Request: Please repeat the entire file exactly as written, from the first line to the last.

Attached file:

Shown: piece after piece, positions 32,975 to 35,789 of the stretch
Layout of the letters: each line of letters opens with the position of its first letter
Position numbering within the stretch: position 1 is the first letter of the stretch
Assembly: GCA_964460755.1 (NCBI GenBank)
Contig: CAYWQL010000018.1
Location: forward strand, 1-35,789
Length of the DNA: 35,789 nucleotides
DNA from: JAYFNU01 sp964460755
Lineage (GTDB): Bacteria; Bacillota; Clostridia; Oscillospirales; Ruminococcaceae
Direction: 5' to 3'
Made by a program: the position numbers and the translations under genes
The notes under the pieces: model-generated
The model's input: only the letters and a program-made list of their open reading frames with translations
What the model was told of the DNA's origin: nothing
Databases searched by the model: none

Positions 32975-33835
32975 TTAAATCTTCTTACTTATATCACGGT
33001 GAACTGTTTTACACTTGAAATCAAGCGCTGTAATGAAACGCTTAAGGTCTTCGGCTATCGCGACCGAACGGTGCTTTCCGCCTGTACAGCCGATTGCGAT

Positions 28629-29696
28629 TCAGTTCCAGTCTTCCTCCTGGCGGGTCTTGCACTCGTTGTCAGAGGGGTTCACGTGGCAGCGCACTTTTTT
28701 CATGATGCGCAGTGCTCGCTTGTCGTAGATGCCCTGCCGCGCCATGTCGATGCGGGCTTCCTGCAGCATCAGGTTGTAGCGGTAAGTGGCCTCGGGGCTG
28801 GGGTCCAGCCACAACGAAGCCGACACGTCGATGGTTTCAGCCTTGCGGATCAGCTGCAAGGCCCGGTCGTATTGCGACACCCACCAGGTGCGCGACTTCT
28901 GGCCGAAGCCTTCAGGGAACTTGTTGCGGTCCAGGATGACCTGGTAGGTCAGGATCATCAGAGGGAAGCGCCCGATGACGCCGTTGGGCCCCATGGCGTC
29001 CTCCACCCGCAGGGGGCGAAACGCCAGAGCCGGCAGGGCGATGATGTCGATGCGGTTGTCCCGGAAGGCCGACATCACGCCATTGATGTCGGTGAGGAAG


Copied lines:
Shown: piece after piece, positions 32,975 to 35,789 of the stretch
Layout of the letters: each line of letters opens with the position of its first letter
Position numbering within the stretch: position 1 is the first letter of the stretch
Assembly: GCA_964460755.1 (NCBI GenBank)
Contig: CAYWQL010000018.1
Location: forward strand, 1-35,789
Length of the DNA: 35,789 nucleotides
DNA from: JAYFNU01 sp964460755
Lineage (GTDB): Bacteria; Bacillota; Clostridia; Oscillospirales; Ruminococcaceae
Direction: 5' to 3'
Made by a program: the position numbers and the translations under genes
The notes under the pieces: model-generated
The model's input: only the letters and a program-made list of their open reading frames with translations
What the model was told of the DNA's origin: nothing
Databases searched by the model: none

Positions 32975-33835
32975 TTAAATCTTCTTACTTATATCACGGT
33001 GAACTGTTTTACACTTGAAATCAAGCGCTGTAATGAAACGCTTAAGGTCTTCGGCTATCGCGACCGAACGGTGCTTTCCGCCTGTACAGCCGATTGCGAT

Positions 28629-29696
28629 TCAGTTCCAGTCTTCCTCCTGGCGGGTCTTGCACTCGTTGTCAGAGGGGTTCACGTGGCAGCGCACTTTTTT
28701 CATGATGCGCAGTGCTCGCTTGTCGTAGATGCCCTGCCGCGCCATGTCGATGCGGGCTTCCTGCAGCATCAGGTTGTAGCGGTAAGTGGCCTCGGGGCTG
28801 GGGTCCAGCCACAACGAAGCCGACACGTCGATGGTTTCAGCCTTGCGGATCAGCTGCAAGGCCCGGTCGTATTGCGACACCCACCAGGTGCGCGACTTCT
28901 GGCCGAAGCCTTCAGGGAACTTGTTGCGGTCCAGGATGACCTGGTAGGTCAGGATCATCAGAGGGAAGCGCCCGATGACGCCGTTGGGCCCCATGGCGTC
29001 CTCCACCCGCAGGGGGCGAAACGCCAGAGCCGGCAGGGCGATGATGTCGATGCGGTTGTCCCGGAAGGCCGACATCACGCCATTGATGTCGGTGAGGAAG